It is precisely that this and other diseases need to be brought out in the open. Hiding behind racism comments doesn’t solve any problems. When I brought my husband here from Japan he had to be tested for STD’s, TB, and have a psych eval during his physical besides all the criminal and finacial background checks.

    When our grandparents came here they spent days or weeks at Ellis Island or similar places to be evaluated and tested before they were allowed in. They had to prove that they would not become a burden to society and that they could support themselves. Why was this okay then but it is not okay now to discuss the diseases that illegals from third world countries are bringing in or spreading, the financial cost of taking care of them and their children and the increase criminal activity?

    Incidently, the day we landed on American soil we stopped speaking Japanese. My husband started studying for the citizenship test and he got a job. I guess I can’t expect everyone else to do the right thing. I should just shut up and keep paying my 40% taxes and carrying my gun to protect myself and my family.

  19. The 80% came from the news last night or over the weekend. I will find the source and send it on.

  20. TEH's #1 Fan says

    “80% of all syphilis cases in the US are Mexicans. Illegal or not this is outrageous.”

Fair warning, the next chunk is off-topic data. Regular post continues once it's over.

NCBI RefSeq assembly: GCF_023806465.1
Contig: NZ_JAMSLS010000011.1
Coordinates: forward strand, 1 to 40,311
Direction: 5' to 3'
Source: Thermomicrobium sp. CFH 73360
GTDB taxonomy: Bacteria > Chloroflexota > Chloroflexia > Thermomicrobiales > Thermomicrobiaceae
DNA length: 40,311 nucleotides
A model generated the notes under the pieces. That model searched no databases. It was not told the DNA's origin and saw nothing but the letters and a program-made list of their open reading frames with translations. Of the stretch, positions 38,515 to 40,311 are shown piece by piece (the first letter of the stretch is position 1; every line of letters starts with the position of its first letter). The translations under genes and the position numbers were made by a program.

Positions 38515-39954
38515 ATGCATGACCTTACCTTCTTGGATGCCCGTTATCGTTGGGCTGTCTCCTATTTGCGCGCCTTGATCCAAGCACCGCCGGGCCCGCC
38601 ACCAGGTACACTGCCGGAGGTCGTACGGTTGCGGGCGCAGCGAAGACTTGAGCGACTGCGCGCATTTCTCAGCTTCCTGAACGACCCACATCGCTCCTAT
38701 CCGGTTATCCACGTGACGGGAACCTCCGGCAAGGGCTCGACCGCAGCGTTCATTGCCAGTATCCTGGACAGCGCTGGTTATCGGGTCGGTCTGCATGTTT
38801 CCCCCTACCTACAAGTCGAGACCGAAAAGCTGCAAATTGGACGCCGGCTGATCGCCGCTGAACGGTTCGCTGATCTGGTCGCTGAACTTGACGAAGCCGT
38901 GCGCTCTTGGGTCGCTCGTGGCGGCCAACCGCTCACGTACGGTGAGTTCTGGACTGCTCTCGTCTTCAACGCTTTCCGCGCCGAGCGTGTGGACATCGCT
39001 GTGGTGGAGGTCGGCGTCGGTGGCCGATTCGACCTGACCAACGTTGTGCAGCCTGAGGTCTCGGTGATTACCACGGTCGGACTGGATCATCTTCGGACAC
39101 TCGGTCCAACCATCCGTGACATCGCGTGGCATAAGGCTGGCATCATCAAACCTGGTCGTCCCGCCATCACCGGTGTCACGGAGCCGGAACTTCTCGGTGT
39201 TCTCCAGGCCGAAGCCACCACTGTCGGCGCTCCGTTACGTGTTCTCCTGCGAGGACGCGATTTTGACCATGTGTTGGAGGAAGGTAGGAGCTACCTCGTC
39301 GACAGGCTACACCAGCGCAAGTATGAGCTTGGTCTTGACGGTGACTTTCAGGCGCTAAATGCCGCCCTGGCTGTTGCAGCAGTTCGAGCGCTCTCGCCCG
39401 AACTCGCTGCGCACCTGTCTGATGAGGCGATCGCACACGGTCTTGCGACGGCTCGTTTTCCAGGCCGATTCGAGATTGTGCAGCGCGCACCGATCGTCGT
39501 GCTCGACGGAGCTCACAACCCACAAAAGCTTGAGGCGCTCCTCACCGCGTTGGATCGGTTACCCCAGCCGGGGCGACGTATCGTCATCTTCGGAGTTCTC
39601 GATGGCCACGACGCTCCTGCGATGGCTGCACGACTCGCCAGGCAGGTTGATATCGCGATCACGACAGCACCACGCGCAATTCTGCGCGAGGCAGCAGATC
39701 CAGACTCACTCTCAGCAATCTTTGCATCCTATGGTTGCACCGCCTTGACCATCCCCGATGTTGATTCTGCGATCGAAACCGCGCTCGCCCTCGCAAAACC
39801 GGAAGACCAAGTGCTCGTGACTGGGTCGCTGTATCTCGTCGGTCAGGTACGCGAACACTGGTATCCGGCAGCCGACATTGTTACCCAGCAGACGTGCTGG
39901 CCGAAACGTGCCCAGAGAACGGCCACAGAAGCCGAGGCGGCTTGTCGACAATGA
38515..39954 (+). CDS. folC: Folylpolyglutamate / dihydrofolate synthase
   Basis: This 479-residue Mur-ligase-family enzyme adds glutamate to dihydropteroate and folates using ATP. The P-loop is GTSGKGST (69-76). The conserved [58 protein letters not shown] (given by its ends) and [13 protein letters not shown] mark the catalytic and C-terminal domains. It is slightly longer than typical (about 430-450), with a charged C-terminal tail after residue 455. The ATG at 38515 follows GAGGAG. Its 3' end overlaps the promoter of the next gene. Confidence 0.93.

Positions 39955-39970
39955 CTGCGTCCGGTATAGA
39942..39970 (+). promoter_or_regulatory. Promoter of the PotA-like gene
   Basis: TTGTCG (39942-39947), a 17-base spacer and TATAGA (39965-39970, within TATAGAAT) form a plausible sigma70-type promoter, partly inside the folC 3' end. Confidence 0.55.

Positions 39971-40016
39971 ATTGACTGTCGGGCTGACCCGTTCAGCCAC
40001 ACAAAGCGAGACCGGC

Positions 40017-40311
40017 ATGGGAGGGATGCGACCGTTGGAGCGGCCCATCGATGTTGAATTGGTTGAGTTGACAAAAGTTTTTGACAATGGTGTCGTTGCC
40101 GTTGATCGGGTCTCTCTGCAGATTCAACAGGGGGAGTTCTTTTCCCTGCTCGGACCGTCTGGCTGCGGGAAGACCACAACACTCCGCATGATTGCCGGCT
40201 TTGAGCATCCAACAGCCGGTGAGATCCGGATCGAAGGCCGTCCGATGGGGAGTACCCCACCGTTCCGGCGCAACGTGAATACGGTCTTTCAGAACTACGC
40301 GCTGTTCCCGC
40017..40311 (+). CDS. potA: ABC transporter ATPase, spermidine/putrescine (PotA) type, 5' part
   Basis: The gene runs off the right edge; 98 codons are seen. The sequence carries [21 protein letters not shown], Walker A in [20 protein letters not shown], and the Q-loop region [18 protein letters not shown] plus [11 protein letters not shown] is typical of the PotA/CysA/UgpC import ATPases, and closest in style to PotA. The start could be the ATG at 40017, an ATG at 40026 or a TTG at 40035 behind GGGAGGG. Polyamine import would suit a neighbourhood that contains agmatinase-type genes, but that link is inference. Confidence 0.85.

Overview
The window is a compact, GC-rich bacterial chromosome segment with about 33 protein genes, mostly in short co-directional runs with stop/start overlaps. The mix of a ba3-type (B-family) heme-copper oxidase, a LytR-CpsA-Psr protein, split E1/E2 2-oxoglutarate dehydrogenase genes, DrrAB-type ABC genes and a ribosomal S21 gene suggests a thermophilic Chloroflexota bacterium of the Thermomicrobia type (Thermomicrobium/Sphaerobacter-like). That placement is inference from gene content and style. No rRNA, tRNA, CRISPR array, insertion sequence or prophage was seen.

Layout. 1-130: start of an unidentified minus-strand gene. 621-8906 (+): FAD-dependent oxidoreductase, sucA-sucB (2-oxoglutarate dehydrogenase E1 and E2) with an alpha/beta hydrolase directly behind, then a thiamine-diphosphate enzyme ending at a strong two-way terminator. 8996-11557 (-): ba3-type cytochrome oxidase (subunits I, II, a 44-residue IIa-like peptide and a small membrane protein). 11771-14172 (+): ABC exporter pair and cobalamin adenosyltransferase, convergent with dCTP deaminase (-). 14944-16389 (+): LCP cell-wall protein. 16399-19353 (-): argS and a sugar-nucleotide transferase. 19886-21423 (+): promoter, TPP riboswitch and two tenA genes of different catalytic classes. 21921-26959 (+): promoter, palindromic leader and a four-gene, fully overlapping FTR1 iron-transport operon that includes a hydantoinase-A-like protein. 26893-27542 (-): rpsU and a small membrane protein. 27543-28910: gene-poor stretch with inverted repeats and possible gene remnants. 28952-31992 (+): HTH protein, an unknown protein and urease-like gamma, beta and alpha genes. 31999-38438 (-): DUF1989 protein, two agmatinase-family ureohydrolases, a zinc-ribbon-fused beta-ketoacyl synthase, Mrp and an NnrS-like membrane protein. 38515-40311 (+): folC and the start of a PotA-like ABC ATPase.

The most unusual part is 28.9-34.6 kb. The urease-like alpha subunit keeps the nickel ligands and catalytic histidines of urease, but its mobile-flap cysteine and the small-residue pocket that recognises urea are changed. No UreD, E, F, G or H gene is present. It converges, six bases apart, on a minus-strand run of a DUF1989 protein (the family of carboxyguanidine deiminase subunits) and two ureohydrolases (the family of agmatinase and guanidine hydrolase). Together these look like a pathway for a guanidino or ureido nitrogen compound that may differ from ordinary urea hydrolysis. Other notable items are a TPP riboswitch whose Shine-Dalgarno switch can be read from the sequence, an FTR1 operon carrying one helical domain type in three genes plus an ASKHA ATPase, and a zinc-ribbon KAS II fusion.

I thought syphilis came from pirates?

  21. Buddy Breon says

    I got up in the middle of the night to read this stuff? “K” is an apologist for criminals. That is, if he agrees that “undocumented migrants” and many “day laborers” crossed into the United States illegally.

    There is no apology acceptable for criminals who do not stop breaking the law. As long as these border criminals continue to break our laws, there should be zero support for them. No medical, no educational, no housing, and, yes, unless they have surrendered to the authorities, no food. I’m tired of supporting people who, for a buck, are willing to violate our laws.

    When the problem crawls into Arizona, it is a state problem and deserves a state solution. The people like “K” ignore the crime. I don’t.

    To call it racist to want to send Mexican criminals back to Mexico is to think it is also racist to want to send English criminals back to England. Enter Arizona as a criminal, get sent back to where you came from. It’s that simple.

    I’m tired of those who support the criminal element in our community.

  22. kralmajales says

    I am making policy arguments that some of you disagree with. I am bringing up facts that people don’t consider as they whip themselves up into a frenzy about illegals destroying the American way of life. And my points on this are proven with respect to the syphillis comment and others labeling illegals as the reason for crime, etc. etc.